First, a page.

The Model object knows about all the data that need to be displayed. It also knows about all the operations that can be applied to transform that object. However, it knows nothing whatever about the GUI, the manner in which the data are to be displayed, nor the GUI actions that are used to manipulate the data. The data are accessed and manipulated through methods that are independent of the GUI. The model represents enterprise data and the business rules that govern access to and updates of this data. The View object refers to the model. It uses the query methods of the model to obtain data from the model and then displays the information. A view renders the contents of a model. It accesses enterprise data through the model and specifies how that data should be presented. It is the view's responsibility to maintain consistency in its presentation when the model changes. The Controller object knows about the physical means by which users manipulate data within the model. A controller translates interactions with the view into actions to be performed by the model. In a stand-alone GUI client, user interactions could be button clicks or menu selections, whereas in a Web application, they appear as GET and POST HTTP requests. The actions performed by the model include activating business processes or changing the state of the model. Based on the user interactions and the outcome of the model actions, the controller responds by selecting an appropriate view.

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MVC1

In GUIs, views and controllers often work very closely together. For example, a controller is responsible for updating a particular parameter in the model that is then displayed by a view. In some cases a single object may function as both a controller and a view. Each controller-view pair is associated with only one model, however a particular model can have many view-controller pairs.

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MVC2
• Model = business data and rules, shared by all clients • Controller = defines the application behavior, interprets user actions and maps them into actions performed on the model • View = renders the contents of the Model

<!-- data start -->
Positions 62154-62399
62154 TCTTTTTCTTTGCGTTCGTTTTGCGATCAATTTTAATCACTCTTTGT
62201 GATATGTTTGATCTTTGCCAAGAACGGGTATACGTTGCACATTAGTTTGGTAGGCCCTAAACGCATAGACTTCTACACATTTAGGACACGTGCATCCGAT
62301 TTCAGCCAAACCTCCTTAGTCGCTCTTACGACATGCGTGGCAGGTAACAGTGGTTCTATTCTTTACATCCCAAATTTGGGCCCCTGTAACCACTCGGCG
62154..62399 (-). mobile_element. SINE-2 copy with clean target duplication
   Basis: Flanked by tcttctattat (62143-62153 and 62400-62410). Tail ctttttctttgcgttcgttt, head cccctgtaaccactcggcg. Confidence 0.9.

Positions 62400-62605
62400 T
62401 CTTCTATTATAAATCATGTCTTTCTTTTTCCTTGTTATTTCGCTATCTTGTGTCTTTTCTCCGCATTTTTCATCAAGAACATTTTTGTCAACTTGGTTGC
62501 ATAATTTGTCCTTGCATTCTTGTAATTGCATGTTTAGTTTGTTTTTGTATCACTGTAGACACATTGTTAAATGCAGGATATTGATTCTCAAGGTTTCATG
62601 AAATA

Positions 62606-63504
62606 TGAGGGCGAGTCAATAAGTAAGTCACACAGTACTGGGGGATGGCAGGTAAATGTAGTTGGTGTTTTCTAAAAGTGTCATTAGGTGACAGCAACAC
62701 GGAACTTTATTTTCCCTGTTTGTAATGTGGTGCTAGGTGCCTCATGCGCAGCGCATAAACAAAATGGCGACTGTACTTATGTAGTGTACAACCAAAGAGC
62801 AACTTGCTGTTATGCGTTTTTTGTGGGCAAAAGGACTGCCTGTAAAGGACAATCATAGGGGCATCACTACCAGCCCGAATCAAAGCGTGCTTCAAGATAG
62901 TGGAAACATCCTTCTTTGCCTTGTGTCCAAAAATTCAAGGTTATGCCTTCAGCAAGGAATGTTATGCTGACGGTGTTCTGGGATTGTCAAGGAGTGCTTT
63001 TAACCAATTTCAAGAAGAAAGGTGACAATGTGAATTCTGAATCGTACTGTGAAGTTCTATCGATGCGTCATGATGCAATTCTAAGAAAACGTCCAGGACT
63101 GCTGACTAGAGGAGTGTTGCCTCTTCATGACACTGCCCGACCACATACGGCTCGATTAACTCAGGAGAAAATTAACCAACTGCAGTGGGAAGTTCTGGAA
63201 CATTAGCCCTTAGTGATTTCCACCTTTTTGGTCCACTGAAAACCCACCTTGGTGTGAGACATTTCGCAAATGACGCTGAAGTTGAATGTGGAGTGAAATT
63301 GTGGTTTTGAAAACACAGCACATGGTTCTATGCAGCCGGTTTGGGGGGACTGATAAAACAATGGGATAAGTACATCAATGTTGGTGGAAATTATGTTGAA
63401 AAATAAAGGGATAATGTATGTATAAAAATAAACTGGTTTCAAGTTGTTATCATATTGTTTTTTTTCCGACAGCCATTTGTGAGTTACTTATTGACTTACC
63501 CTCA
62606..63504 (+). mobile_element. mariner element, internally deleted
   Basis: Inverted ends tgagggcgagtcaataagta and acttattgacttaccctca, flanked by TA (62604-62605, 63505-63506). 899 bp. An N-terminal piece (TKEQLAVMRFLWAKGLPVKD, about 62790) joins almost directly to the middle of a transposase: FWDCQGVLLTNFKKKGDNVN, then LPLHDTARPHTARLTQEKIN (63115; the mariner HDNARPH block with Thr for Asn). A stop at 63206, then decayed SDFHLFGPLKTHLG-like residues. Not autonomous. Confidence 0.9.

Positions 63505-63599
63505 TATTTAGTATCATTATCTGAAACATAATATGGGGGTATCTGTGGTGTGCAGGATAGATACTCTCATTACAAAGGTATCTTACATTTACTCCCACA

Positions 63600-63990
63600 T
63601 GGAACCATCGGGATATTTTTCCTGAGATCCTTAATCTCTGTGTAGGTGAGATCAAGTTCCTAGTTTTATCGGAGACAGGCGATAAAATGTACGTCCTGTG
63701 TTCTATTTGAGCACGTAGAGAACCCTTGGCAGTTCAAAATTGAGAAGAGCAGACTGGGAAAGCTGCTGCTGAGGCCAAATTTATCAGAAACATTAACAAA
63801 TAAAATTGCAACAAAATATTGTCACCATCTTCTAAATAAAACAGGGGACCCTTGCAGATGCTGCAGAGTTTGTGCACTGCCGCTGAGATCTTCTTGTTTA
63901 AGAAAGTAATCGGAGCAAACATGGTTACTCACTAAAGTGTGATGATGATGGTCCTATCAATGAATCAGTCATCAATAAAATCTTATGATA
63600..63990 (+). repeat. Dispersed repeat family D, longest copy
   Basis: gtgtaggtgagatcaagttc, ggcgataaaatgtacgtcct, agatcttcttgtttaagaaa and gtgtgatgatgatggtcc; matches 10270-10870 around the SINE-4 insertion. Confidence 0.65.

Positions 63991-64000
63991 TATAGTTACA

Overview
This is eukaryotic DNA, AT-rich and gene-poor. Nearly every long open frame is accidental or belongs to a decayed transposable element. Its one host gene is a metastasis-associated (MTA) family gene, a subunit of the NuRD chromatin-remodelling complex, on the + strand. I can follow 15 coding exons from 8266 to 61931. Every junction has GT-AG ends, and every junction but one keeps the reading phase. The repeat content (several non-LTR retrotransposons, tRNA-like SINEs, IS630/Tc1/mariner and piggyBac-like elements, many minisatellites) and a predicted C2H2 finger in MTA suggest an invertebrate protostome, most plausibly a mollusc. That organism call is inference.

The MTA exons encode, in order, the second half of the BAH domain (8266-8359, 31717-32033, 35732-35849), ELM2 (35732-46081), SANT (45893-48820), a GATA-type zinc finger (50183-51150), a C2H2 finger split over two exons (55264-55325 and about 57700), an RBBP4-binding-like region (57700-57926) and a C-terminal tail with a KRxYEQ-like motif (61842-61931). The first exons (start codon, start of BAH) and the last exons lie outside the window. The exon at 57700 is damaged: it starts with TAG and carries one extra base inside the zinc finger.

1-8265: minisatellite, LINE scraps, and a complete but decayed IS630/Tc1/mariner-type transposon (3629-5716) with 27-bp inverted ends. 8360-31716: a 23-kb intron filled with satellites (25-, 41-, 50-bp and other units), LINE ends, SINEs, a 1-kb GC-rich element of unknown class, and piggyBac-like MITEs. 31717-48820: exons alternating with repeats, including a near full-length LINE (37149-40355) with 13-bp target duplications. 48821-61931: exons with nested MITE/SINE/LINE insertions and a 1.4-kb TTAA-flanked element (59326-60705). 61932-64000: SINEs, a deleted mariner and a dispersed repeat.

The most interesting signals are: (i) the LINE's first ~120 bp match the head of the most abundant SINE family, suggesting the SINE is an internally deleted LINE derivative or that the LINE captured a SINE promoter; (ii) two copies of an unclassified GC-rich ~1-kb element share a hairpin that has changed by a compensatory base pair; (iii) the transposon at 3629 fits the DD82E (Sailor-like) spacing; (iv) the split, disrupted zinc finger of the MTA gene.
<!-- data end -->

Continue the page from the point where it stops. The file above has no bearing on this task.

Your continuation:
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Various Interactions between J2EE Components

CLIENTS TIER
(Web Components)

J2EE WEB APPLICATION SERVER TIER PRESENTATION LOGIC BUSINESS LOGIC
(EJB Container )

BACK END TIER

External Clients from INTERNET (Browsers , WAP etc.)

SERVLETS

EJB Java Beans

EJB Java Beans

Applets JSP EJB Java Beans EJB Java Beans

Enterprise Information Systems (Databases, ERP, Legacy Systems)

EJB Java Beans XML

EJB Java Beans

Internal Clients from INTRANET (Browsers , Desk top Applications etc.) Applets, Javabeans WML JDBC HTML

ENTERPRISE SERVICES

JNDI

JMS

JTS

RMI - IIOP

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Components and Components APIs

Java Servlet Technology:--Java servlet technology was created as a portable way to provide dynamic, user-oriented content. A servlet is a Java programming language class that is used to extend the capabilities of servers that host applications access via a request-response programming model. Although servlets can respond to any type of request, they are commonly used to extend the applications hosted by web servers. For such applications, Java Servlet technology defines HTTP-specific servlet classes. Two packages make up the Servlet architecture – • javax.servlet and javax.servlet.http 1. 2. javax.servlet package contains the generic interfaces and classes that are implemented and extended by all servlets. javax.servlet.http package contains the classes that are extended when creating HTTP specific servlets (servlets that respond to HTML)

At the heart of this, is the interface javax.servlet.Servlet – it provides the framework for all servlets. It defines five methods.

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A High Level Object Model of Servlet Framework
<<Interface>> javax,.servlet.Servlet init() getServletConfig() service() getServletInfo() destroy() <<Interface>> javax,.servlet.ServletConfig

getIntiParameter() getServletContext() getInitParameterNames()

<<Interface>> javax,.io.Serializable

javax,.servlet.GenericServlet javax,.servlet.http.HttpServlets getServletContext() getIntiParameter() getInitParameterNames() log() getServletInfo() init() getServletConfig() service() destroy()